Understandably, she’s reluctant to finally write him off, but, given she’s working as a food delivery cyclist, living in a shabby London flat and too broke to pay for her kickboxing lessons, she finally agrees. However, just before putting pen to paper, she’s fiddling with a wooden puzzle when out pops a note from dad containing cryptic clue and a key, which, in turn, leads her to discovering a hidden room in the family vault and the fact that he had a secret life as some kind of adventurer. He’s left behind a video message telling her to burn all his papers relating to  Himiko, a mythical Japanese queen who was apparently entombed  on a deserted island to save the world from her black arts. Naturally, Lara does no such thing, but, pawning the jade charm (cue unfunny cameo by Nick Frost) he gave her before he left for the last time, she sets off  for Hong Kong to find the captain of the boat dad hired and eventually ends up setting sail with the man’s son Lu Ren  (Daniel Wu in a  largely underused, thankless role) in a search to find what happened to both their fathers and wind up shipwrecked on the  lost island.

Naturally, all this entails some mysterious organisation, Trinity, which is also after the dead queen’s remains, represented here by hired gun Mathias Vogel (Walter Goggins), who, with his armed thugs, has pressed assorted natives into forced labour to excavate likely sites. Escaping from their clutches, it’ll be no surprise to learn who Lara runs into as the rest of the film settles down being forced into entering the tomb, navigating all its traps and learning Himiko’s true secret.

Punctuated by some  schmaltzy sentimental sepia-toned childhood flashbacks to show just how much dad and daughter loved each other, and how she was determined to master bow and arrow, this is about the formative Lara, stubborn, skilled and athletic, but  not yet as accomplished as she needs to be (though she can still survive a tempestuous sea, plummeting from a  cliff into a raging river, crashing through trees and being knifed in the stomach) , her coming of age marked by making her first kill.  Vikander does a decent job of the physical action, though the script does neither her nor the rest of the cast  any favours with its nuts and bolts dialogue, but, while the set pieces are thrilling enough, it’s hard to shake the feeling of having seen it all before, not least in the Indiana Jones series. Not a Croft Original, then. The ending naturally sets things up for the continuing Lara vs. Trinity saga, but while a sequel wouldn’t go amiss, you don’t feel any desperate  need to rush for one. (Cineworld 5 Ways, NEC; Odeon Birmingham,  Broadway Plaza; Vue Star City)

Unsane (15)

Shot entirely on an iPhone (well, three of them actually), Steven Soderbergh’s latest is a smart psychological thriller that would have been considerably smarter had it not tipped its hand so early on.  Claire Foy is Sawyer Valentini,  a take no shit data analyst  who now works in Pennsylvania having recently moved from Boston.  Although she’s told no one why, the reason was because she had a stalker. Now, following a Tinder hook-up that triggers a trauma, she thinks she’s hallucinating him and takes herself along to see a counsellor at the Highland Creek therapy clinic. Having admitted that she’s sometimes had a suicidal though, she unknowingly signs up for voluntary admission and treatment. It’s supposed to be just 24 hours but her understandable response seen sees this extended to seven days and increased medication as she tries to convince the staff that she’s not mentally unstable, something the doctor and administrator are not persuaded off given that she’s accusing George (Joshua Leonard), one of the volunteer nurses on her ward, of being her stalker, Daniel, who’s followed her here.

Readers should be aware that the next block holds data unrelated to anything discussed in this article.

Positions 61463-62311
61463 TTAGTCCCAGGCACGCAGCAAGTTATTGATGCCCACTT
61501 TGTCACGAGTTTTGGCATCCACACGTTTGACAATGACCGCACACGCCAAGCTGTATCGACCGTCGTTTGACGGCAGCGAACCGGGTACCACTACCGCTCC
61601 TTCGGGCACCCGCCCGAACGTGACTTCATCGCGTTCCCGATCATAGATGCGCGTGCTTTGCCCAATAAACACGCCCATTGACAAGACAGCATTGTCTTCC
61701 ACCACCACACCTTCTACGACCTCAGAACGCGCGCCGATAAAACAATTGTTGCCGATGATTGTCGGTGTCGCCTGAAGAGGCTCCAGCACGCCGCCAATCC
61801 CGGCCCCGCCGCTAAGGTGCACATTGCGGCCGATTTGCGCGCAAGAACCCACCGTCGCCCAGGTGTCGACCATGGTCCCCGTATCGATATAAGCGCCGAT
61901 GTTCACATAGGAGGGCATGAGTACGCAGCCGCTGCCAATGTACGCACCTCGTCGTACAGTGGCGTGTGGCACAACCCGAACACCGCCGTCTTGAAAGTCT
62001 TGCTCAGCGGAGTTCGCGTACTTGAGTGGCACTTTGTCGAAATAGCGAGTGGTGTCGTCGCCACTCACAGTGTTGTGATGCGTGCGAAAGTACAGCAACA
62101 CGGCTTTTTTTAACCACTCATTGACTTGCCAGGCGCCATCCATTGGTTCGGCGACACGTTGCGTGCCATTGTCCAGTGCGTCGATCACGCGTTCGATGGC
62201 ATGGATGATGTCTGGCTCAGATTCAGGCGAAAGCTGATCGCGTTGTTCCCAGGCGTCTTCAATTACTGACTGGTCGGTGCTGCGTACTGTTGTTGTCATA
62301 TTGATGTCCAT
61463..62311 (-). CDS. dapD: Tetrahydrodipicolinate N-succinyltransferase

The cops aren’t interested and when, thanks to helpful, more rational, fellow patient  (Jay Pharoah) who lends  Sawyer his secret phone,  mom (Amy Irving)  turns up she’s given the brush off and run-around, leaving promising to return with her lawyers.  However, by this point, the entire Gaslighting set-up  (is she imaging it or is it all real) has been brushed aside and One  Flew Over The Cuckoo’s Nest  has been replaced by Sleeping With The Enemy.

Even so, the film, which was largely inspired by news reports of how a chain of  American psychiatric hospitals was  running a scam by keeping patients unnecessarily until their insurance ran out, works efficiently enough as a trashy b-movie woman in peril thriller, Foy and Pharaoh’s solid work complemented by a suitably unhinged turn from Juno Temple as Sawyer’s bed neighbour as well as an uncredited A-list flashback cameo as Sawyer’s security assessor. It may be pushing it to tag its ‘woman’s claims disbelieved’ thread  as  the first psychothriller  of the #MeToo era, but that doesn’t mean it won’t  have you biting the nails. (Cineworld 5 Ways;  Vue Star City)

 

Westwood: Punk, Icon, Activist (15)

Former fashion model Lorna Tucker’s documentary seeks to provide an insight on British fashion designer, punk era icon and sometime Malcolm McLaren collaborator Vivienne transformed  the punk aesthetic into popular culture . A rebel in the 70s, she became a Dame in 2006, but, now 76, she remains as spiky as ever , complaining about having to go over everything again at the start of the film. The film charts her upbringing from a working-class background  and  art school drop out, through marriage motherhood and a stint as a schoolteacher to her affair with McLaren and rebirth  and reinvention as a controversial designer.